Rules Blog - South America

Shona McRae, Assistant Director – Rules, writes about her recent visit to South America.

First stop – Sao Paulo, Brazil. 

We arrived in the world’s sixth most populated city, Sao Paulo, on a Saturday evening to get stuck in traffic. Traffic is a big issue in Sao Paulo. According to the locals, over 800 cars are sold per day in this huge city and despite the ever-expanding road network, traffic jams are inevitable. 

It was, therefore, with some relief that we had made the decision to return to the Hotel Transamerica. This venue was used in 2008 for the last R&A Rules School and is perfect in terms of a venue for holding the programme as it provides accommodation, presentation and function space and a Par 3 course all within the hotel grounds. So no need to tackle the traffic on a daily basis!

This is my second visit to Sao Paulo to conduct a School and joining me on this occasion was the Chairman of the Rules of Golf Committee, Chris Hilton and the Chairman of the Amateur Status Committee, Keith Andrews.

It was good to see some familiar faces attending the School, including representatives of the Brazilian Golf Confederation. With golf returning to the Olympics in Rio de Janeiro in 2016, there is much enthusiasm in Brazil about the game in preparation for the big event. So much so, two delegates from the Brazil Olympic organising committee joined us to observe at the School. 

The Level 2 Rules School involves presentations on specific Rules and to augment familiarity with the Rules, practical demonstrations. The Par 3 course was perfect for this as it offered everything that we required: putting greens, bunkers, a water hazard, obstructions and plenty of trees and other natural obstacles. All were ideal for demonstrating how to apply the Rules. 

Back in the hotel, the use of video footage from golf tournaments was reviewed allowing the delegates to discuss with us some of the more intricate rulings that can occur on course.

Fifty delegates in total attended the School and 19 of those took the opportunity to sit the Level 2 Exam. For those who had already attended a previous School, they had the opportunity to sit the Level 3 Exam and I am pleased to report that there were some good results.

The Brazilian Golf Confederation led by John Byres and his team made us very welcome. We ventured out to try some of the local produce with the highpoint being a tasting of some of the more unusual fruit grown in the country – certainly not the kind of fruit found in my local supermarket! The Brazilian BBQ, Fogo de Chão, where beef is served until you cannot possibly eat any more, was another highlight.

We completed the School with a session on refereeing skills and gave the delegates the opportunity to try a bit of refereeing first hand. This is a practical stepping stone providing a taster of what it is like to referee at an elite level. With the 2016 Olympics in mind, I am sure it won’t be long before we will return to Brazil to conduct another School.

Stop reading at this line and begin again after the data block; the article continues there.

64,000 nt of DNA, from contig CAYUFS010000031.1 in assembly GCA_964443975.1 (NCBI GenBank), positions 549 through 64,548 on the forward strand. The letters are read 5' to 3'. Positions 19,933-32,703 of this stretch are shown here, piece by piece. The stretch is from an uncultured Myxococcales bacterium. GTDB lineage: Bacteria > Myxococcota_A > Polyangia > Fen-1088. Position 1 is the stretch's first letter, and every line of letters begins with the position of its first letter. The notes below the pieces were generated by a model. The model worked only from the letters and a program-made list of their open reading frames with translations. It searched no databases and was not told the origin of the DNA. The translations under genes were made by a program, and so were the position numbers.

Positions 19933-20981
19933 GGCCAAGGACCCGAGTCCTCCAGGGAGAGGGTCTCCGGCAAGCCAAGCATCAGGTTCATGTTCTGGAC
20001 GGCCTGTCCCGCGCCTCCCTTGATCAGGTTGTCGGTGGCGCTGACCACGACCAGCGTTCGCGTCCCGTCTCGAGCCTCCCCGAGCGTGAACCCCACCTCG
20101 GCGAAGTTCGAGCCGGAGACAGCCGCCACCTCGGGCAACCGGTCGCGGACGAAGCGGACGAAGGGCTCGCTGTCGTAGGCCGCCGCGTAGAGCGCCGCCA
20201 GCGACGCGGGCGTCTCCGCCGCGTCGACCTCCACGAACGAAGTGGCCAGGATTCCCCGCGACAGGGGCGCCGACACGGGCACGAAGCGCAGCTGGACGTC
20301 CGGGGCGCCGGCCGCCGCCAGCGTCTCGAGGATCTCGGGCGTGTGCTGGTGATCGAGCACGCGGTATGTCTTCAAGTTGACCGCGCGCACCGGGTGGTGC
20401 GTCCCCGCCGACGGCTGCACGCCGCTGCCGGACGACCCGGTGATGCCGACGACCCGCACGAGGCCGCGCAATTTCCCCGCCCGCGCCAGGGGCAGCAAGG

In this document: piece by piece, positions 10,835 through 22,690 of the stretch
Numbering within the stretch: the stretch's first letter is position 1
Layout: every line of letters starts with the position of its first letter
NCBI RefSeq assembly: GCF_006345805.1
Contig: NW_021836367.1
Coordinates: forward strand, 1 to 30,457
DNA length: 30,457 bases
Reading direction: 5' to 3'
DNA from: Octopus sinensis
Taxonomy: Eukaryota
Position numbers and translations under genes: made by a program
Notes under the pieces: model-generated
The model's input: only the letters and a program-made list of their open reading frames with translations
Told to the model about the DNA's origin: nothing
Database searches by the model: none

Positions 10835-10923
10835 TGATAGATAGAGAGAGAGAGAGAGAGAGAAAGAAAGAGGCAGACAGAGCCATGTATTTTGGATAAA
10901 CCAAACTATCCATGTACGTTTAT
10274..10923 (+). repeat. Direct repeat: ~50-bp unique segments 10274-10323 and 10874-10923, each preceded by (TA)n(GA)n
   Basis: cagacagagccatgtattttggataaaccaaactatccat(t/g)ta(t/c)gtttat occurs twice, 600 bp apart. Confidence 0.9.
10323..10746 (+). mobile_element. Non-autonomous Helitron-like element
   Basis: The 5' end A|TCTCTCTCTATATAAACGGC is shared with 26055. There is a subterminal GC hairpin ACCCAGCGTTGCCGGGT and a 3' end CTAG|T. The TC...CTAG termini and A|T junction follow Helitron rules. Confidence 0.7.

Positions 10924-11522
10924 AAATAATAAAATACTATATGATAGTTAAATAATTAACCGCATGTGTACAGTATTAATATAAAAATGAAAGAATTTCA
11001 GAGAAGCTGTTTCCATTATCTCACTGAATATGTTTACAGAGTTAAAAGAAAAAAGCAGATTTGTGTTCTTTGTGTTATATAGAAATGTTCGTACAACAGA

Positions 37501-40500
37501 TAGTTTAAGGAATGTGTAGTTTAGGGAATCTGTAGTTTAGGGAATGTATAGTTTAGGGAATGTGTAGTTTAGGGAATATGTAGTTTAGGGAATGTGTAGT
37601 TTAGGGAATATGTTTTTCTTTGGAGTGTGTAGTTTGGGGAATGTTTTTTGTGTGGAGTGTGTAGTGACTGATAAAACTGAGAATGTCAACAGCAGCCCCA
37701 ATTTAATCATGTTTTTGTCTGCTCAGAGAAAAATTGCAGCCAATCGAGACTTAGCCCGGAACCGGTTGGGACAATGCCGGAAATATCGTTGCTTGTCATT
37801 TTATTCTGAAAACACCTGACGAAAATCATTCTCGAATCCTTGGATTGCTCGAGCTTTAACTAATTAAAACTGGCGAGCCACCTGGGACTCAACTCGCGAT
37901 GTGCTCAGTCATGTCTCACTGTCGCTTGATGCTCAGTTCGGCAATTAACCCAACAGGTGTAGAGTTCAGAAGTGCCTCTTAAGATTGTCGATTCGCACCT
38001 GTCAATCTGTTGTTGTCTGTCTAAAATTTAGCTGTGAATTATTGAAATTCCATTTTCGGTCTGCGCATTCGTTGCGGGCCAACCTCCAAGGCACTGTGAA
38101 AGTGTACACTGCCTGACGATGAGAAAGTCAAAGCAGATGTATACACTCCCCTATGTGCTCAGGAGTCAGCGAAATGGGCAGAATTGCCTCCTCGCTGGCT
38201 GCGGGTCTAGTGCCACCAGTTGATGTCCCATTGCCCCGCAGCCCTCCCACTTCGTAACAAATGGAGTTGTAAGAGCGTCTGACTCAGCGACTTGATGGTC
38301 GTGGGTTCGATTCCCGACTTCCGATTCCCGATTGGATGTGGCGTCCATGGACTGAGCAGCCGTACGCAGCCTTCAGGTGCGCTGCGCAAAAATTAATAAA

Next stop – Buenos Aires, Argentina.

This was the fifth time The R&A had visited Buenos Aires to conduct a School (the first School was held in 1997) and we were there to hold the Level 3 Tournament Administrators and Referees School (TARS for short!). Chris, Keith and I were joined by my colleague Grant Moir for this leg of the trip. The venue was Pilar Golf Club, a 27-hole golf course and home to the Argentine Golf Association’s Golf Academy, situated on the north west side of Buenos Aires.

The TARS was attended by 57 delegates from all over South America – delegates came from Uruguay, Paraguay, Guatemala, Bolivia, Peru, Chile, Venezuela, Costa Rica and of course, Argentina. The focus of the School was on the administration of golf tournaments and all four of us presented on topics including suspension of play and course evacuation, pace of play, the role of the Committee, Local Rules and course marking.

Once the delegates had sat the Level 3 Exam, the attention shifted to the skills required for refereeing.  The delegates were divided into four groups and each was put through their refereeing paces by one of The R&A team. All good fun, but delivering a ruling in front of your peers is not easy as it looks and can be quite nerve-wracking for the delegates to get it right. The aim of this is to simulate the pressure that exists when actually giving a ruling at a tournament.

While we were there, we took the opportunity to meet with the Argentine Golf Association’s Rules Committee. Their Committee meets regularly to discuss the Rules of Golf and debates any challenging areas that they foresee. It was useful to get their views on the new Rule changes that are now in full effect and, in particular, it was an ideal opportunity to discuss the new Rules of Amateur Status with the Committee.

During some free time, the AAG Rules Committee also arranged for us to tour the city to see some of Buenos Aires’ fantastic architecture, including a glimpse of the Boca Juniors stadium. It is clear when you visit La Boca that football is certainly part and parcel of life there, with many of the houses close by painted blue and yellow to match the stadium.

The School finished on the Friday afternoon and after two successful weeks we had to make a quick exit to get to the airport to avoid the traffic. It would seem traffic is an issue wherever you go!

Next stop – St Andrews, Scotland.

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